Showed him the wealth to which his coin had multiplied.
.A. Journal of Live Ideas.
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rpHE MOST FASCINATING AND AB1 sorbing Novel that ever came from the pen of the eminent novelist.
This great story, begun by the gifted author while still among us, has beeu finished by Thomas P. James, of Brattleboro, Venuont. He amrms that tbe
SPIRIT OF CHARLES DICKENS Finished the story through him as a medium; and if this is not true, the book is the greatest
LITERARY CURIOSITY Extant—the latter part being in no way inferior to the first, and written in the peculiar and inimitable style which has always distinguished the works of that brilliant writer.
TWENTY-SIX THOUSAND COPD2S Have already been sold, and the demand continues unabated.
NOTICES OF THE PRESS.
The style, to the very minutiae of chapter headings, is thoroughly Dickeusian.— [Boston Traveler,
It is a deeply interesting psychological phenomenon, to Hay the least—explain it how you will.—[Christian Union.
Whatever the truth may be concerning the authorship of the larger portion of the work, the fact that it is so thoroughly in Dickens' style as to almost defy criticism, is admitted by many of the ablest critics. [Toledo Journal.
The interest of the story Is well sustained. The characters are generally consistent with themselves and in harmony with the peculiarities ascribed to them in the first part; while the new characters introduced are strongly drawn, standing out clear before the mind's eye like living pui-sons.—[8. F. Bulletin.
The imitations arc striking; the characters, as foreshadowed by their author, well sustained, and the new personages introduced are in each and every case admirably drawn. The working out of the plot is, under the circumstances, a marvt'l of ingenuity and cleverness, and there are many touches of real feeling scattered throughout the second half of this book almost worthy of the great man himself. [Inter-Ocean.
The great lesson of the book is, that a man's sins are sure to find him out, and that men ought to forgive rather than avenge with their own hands the crimes perpetrated against them. It thus teaches the highest Christian lesson that can be taught on the subject. And no book that I have ever read presents more beautiful and hopeful views on the subject of death. [Auburn Advertiser.
If Charles Dickens, in propria persona, wrote The Mystery of Edwin" Drood up to a given chapter, and then if Thomas P. James In Ins persona propria took up the tale where Mr. Dickens left off, I will hazard my reputation as a critic ou the internal evidences of authorship, by challenging the world, or the shrewdest man in it, to tell, if he did not know beforehand, where Dickens left off and James commenced I— [Prof. T. B. Taylor, of Chicago.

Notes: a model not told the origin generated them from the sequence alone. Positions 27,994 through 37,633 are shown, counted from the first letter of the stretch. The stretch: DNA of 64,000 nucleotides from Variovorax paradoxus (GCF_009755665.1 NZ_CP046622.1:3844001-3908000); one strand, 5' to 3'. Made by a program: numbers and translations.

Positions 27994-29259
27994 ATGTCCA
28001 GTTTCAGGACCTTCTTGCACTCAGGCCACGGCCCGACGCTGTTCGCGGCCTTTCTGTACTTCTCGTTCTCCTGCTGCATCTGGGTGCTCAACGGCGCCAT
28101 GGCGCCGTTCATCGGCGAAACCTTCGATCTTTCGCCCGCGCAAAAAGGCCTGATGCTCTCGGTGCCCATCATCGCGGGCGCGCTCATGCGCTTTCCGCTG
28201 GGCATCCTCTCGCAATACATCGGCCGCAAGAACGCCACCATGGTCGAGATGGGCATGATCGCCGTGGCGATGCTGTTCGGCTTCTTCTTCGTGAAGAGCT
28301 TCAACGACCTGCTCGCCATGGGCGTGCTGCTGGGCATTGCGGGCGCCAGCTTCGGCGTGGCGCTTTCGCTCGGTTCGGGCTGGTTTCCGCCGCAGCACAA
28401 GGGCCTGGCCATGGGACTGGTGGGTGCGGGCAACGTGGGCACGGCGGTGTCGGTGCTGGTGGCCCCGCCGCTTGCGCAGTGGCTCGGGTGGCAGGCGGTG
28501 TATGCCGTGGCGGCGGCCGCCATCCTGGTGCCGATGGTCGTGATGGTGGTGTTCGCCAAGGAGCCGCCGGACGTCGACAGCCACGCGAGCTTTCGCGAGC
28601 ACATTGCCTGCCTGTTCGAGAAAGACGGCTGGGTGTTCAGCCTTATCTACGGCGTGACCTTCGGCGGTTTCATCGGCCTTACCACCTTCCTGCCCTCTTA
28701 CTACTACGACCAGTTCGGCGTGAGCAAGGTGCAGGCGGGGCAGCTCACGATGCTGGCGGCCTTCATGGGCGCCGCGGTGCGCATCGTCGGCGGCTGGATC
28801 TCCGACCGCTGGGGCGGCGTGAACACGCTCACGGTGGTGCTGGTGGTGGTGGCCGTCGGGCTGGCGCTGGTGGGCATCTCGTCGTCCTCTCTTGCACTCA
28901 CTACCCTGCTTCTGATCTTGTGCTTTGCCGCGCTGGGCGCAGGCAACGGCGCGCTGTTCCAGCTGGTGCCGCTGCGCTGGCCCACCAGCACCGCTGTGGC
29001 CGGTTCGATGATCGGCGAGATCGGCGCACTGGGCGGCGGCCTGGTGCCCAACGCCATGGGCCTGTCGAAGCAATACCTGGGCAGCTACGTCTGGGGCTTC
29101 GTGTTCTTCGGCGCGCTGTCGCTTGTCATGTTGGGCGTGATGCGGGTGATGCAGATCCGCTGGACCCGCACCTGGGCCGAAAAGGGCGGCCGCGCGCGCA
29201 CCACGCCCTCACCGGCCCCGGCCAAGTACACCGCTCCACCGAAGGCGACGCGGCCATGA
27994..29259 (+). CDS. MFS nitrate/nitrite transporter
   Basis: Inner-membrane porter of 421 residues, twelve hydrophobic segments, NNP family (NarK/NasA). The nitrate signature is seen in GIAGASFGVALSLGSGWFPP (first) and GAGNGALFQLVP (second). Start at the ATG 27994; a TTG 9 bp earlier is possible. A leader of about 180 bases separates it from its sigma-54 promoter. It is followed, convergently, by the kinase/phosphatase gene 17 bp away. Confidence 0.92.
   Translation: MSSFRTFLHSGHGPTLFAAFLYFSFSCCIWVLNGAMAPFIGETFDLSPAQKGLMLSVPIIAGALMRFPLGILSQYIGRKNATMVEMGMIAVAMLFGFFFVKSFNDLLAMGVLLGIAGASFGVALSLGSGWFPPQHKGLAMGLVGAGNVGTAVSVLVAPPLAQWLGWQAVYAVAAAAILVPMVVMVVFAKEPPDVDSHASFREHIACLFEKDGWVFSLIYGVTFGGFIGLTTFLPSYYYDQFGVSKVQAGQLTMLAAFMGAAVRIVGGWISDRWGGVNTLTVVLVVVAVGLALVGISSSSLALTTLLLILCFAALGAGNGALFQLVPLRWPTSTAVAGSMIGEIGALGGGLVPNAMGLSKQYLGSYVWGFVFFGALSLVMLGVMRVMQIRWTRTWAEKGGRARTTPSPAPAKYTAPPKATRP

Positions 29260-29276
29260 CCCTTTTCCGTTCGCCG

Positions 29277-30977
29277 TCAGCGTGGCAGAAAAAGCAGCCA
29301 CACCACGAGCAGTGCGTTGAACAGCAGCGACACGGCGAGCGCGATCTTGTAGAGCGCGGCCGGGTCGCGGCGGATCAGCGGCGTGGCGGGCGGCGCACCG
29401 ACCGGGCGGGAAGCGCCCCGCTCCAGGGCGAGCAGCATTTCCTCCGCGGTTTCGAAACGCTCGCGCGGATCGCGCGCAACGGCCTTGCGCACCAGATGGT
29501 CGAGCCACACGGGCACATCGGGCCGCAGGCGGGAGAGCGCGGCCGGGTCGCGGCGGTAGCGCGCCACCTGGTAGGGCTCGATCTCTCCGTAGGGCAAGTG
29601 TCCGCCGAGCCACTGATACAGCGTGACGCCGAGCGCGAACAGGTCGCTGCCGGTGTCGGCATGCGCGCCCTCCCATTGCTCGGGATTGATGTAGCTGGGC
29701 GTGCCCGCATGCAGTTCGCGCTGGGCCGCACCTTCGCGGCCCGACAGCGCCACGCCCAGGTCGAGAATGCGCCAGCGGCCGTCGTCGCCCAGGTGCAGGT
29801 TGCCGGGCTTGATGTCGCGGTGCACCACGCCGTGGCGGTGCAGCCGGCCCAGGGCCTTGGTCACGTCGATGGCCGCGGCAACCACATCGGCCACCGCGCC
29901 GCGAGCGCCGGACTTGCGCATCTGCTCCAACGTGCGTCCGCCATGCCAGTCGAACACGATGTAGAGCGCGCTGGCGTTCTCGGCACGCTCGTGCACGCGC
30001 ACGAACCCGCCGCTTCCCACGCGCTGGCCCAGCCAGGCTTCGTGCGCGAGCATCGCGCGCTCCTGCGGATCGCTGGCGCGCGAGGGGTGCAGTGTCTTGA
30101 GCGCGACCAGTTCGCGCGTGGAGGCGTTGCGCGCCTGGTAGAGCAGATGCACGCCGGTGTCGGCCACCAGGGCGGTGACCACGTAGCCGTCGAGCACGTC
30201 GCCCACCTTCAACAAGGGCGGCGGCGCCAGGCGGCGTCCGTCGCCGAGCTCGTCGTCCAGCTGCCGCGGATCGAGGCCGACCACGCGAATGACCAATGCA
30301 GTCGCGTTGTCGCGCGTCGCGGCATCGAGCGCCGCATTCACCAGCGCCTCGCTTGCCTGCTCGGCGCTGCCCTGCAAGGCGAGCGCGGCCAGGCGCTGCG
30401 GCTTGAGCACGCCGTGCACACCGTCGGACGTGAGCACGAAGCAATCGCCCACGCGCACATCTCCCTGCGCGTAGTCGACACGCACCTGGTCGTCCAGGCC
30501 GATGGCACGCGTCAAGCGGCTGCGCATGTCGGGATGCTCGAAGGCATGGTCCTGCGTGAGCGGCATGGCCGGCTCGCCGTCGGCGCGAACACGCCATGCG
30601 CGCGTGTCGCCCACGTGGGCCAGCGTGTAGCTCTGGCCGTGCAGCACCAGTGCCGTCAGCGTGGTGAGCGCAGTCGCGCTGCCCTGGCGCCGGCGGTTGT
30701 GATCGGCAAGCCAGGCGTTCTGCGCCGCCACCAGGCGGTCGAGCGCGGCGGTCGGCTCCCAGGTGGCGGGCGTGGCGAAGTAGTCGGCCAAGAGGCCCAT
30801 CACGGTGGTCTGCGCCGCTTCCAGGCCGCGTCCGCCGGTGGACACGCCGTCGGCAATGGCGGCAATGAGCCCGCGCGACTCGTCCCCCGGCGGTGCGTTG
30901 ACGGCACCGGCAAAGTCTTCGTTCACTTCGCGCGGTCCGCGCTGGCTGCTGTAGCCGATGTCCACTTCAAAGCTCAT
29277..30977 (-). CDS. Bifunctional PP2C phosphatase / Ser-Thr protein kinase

Each one of the dramatis personne is as distinctly, as characteristically himself and nobody else, in the second part as in the first, and in both we know them, feel for them, laugh at them, admire or hate them, as so many creatures of flesh and blood, which, indeed, as they mingle with us in the progress of the story they seem to be. Not only this, but we are introduced to other people of the imagination, and become, in like manner, thoroughly acquainted with them. These people are not duplicates of any in the first portion; neither are they commonplaces; they are creations. Whose creations?—[Springfield Union.
We have Been several "notices" of the book, all of which spoke of it disparagingly, and all, we venture to say, were penned without reading a single chapter of the portion condemned. We have no hesitation in saying that we do not believe the most intelligent person, not having read the firbt portion of the story, can commence it and in going through tell where the live Dickens left off or where Mr. James (for the dead Dickens) began. [Vox Populi, Lowell, Mass.
The great literary sensation of the season seems to be the completion of the Mystery of Edwin Drood, by the spirit of Charles Dickens, through a medium, at least so claimed. The admirers of Dickens find themselves in a strange puzzle. The best and most intelligent admirers and critics of the great author find it impossible to determine where Dickens alive stopped writing, and where Dickens dead commenced. Is it not a little remarkable that those most familiar with Dickens' style cannot detect at what puint—what chapter—the "medium" begins the continuation of Edwin Drood? The style, the headings to chapters, the names of characters, are all Dickensian. If it is a fraud it is more marvelous, mysterious and puzzling than .any phenomena of Spiritualism that we have ever beeu asked to believe. There, can be no denying the fact that the portion of it written since Dickens' death has the real Dickens flavor. [Lawrence Tribune.
The Mystery of Edwin Drood, purporting to have been completed through the mediumship of T. P. James, is before us, read and digested. Resting upon an assumption of its continuation by the great novelist, we expected to mett with some evidence of Mr. James' own individuality. We are not sure but this may be apparent, yet when we consider how smoothly and consistently the undeveloped plot is brought out, and the mystery solved; how admirably the characters are sustained, on the whole; how the Billickin and Twinkit-ton warfare seems Bo characteristic of Dickens ; how wonelerfully suggestive of him the great shadowy something that closes with Jasper and sendB him forth from the presence of his child a maniac, and how the death-bed of the precocious Bessie reminds us of little Nell, though very unlike—when we reflect upon these things, we can at least say that if we were so bigoted, or knew so little of spirit control, as would nt>t permit us to acknowledge this for Dickens, we should, with Mrs. Sapsea.be forced toappreciate mind, not as manifested by a bapsea, but a James.—[Cleveland Lyceum.